Oilers to league: look out below!

Ottawa Senators' Zenon Konopka (R) celebrates his third period goal with Jesse Winchester and Bobby...

Ottawa Senators' Zenon Konopka (R) celebrates his third period goal with Jesse Winchester and Bobby Butler (16) while Edmonton Oilers' goalie Devan Dubnyk (L) looks away during their NHL hockey game in Edmonton November 17, 2011. (REUTERS/Dan Riedlhuber)

Terry Jones, QMI Agency

, Last Updated: 1:21 AM ET

EDMONTON - Thud. Thunk. Clunk. Plop. Fizz. Whoosh. Hiss. Pfttthhh.

It was impossible to hear the sounds emanating from Rexall Place last night and come to any other conclusion than the Edmonton Oilers returned to earth last night.

You could almost hear the sound of “Haaaaarrruga! Haaaarrruga! Dive! Dive! Dive!”

Look out below. The predicted plunge to the nether regions of the NHL standings appears to be happening at this very moment.

It’s hard not to see Thursday night as the turning point south, the night the air came out of their balloon and the game they were shot out of the sky.

Maybe that’s not fair considering that Nikolai Khabibulin chose this game to lay his first egg in the Oilers crease this season.

Khabibulin, who staked Edmonton to a turn-the-town-on start to the season, gave up goals on the first two shots and another at the end of the first period to give the Ottawa Senators a 3-0 lead despite the Oilers having more chances and more shots.

But the final score was 5-2.

And 5-2 is 5-2.

Giving up five goals on the first 11 shots is giving up five goals on the first 11 shots.

“After the first seven or eight minutes there wasn’t much compete. We just faded away,” said captain Shawn Horcoff.

“We started really well,” said Taylor Hall. “Then all of a sudden we gave up on the game plan. When they scored two goals it was almost like our spirits went down.

“It was like after they scored those two goals we said, ‘Screw it,’ and decided to follow our own game plans.

“There are holes in our game we need to fix and fix fast. Losing streaks can define you,” added Hall.

“We picked the wrong game to do it,” admitted Jordan Eberle. “That was a missed opportunity. We killed ourselves. Good teams stick with game plans. We were our own worst enemy tonight.”

Four consecutive losses is four consecutive losses.

Maybe you could write this as just another Edmonton team which lost their first game back from the rodeo road trip? But they got back Sunday night. This was Thursday.

“We had enough time to get over it and go over video and see what was wrong in our last couple games,” said Eberle.

To lose Cam Barker for three months due to injury in the morning news, have Andy Sutton pull a groin in the warm-up to leave them with five defencemen to start the game and then Corey Potter go down with an ankle injury was the only valid excuse they had.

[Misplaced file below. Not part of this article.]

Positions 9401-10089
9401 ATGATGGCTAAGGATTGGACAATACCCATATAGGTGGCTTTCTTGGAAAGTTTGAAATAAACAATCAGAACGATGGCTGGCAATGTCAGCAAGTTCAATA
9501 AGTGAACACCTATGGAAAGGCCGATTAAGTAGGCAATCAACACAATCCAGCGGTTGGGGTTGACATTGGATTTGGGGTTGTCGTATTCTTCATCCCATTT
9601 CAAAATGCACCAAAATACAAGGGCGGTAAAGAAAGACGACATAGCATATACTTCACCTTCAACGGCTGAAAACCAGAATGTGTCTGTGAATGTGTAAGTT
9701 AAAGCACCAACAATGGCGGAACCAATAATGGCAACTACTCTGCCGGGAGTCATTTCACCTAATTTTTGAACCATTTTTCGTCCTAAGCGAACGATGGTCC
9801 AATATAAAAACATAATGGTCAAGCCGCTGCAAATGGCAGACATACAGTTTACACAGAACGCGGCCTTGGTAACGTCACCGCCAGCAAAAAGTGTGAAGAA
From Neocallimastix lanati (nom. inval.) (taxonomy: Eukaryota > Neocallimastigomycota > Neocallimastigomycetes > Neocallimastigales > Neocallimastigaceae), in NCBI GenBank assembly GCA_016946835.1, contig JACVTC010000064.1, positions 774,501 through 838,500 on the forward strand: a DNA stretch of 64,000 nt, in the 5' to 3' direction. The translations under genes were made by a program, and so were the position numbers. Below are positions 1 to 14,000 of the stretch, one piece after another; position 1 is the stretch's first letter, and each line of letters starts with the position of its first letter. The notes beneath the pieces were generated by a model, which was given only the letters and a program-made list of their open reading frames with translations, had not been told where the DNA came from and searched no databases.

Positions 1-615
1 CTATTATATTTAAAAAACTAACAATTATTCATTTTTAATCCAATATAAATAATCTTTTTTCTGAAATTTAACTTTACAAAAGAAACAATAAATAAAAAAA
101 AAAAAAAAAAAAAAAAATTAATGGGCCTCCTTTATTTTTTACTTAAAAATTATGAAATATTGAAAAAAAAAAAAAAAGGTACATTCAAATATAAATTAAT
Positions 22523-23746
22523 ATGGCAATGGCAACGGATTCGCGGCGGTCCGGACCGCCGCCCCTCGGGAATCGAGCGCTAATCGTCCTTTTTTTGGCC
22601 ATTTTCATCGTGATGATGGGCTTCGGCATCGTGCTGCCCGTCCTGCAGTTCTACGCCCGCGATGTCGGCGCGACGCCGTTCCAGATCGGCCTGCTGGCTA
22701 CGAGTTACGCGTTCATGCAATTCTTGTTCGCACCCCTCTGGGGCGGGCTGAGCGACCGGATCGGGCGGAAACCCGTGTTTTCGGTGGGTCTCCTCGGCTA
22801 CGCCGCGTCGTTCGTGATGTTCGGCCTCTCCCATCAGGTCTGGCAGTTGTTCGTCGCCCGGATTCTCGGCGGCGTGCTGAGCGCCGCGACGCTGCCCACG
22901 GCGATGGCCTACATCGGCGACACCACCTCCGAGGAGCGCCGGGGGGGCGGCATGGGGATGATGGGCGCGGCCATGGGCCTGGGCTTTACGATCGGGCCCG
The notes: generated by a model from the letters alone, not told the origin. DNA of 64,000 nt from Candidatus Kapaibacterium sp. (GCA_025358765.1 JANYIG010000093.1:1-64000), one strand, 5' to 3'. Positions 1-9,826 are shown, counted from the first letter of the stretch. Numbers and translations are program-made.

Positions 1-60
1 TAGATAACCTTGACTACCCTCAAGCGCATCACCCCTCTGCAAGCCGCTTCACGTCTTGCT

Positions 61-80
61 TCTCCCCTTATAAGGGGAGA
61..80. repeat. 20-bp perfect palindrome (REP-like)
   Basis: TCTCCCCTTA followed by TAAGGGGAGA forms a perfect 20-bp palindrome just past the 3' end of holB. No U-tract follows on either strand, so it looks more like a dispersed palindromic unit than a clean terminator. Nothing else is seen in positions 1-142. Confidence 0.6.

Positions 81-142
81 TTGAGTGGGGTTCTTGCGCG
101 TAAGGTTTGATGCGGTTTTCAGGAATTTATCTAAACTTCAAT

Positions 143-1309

You expected Tom Renney to turn into Pat Quinn and say they not only sucked the hind banana this night but the front banana and the side bananas, too.

But he didn’t.

“We really weren’t rewarded for a good start. A couple odd-man situations coming back ended up in the back of our net. We had a good start to the game and then ‘kaput’,” he said, finding his own word to join the list.

Renney did say that “this is an opportunity for some soul searching.”

And he did admit that when it came to compete “a number of guys were taking turns,” without mentioning Alex Hemsky specifically.

There’s a statistic which suggests that about 80% of the teams in a playoff position by the Grey Cup remain there through to the end of the season. The Oilers have been breathing the rare air with those top teams all season until the air came out of their tires with a fourth straight loss which could turn into five, six, seven ...

Look at the standings this morning.

They’re no longer up there.

The Grey Cup is a week Sunday.

At the end of Renney’s post game press conference, there seemed to me to be only one question that needed to be asked.

“Why are you so calm?” I queried.

“I’ve been through this. I was here last year. It’s a tough part of the game, I understand that.

“Our guys know how we are doing inside there and they need support. They need to know the coaches are with them and haven’t abandoned them.

“We are going to get mad here and there and kick some asses once in a while. But it doesn’t mean don’t support our team and don’t continue to nurture them. There is a lot of hockey to play.

“This is the fun part of coaching. You have to find ways to extract out of your team what you can, to play to their potential and find ways to win. That’s kind of fun.”

Whoopie!

Follow me on Twitter.com/sunterryjones

terry.jones@sunmedia.ca


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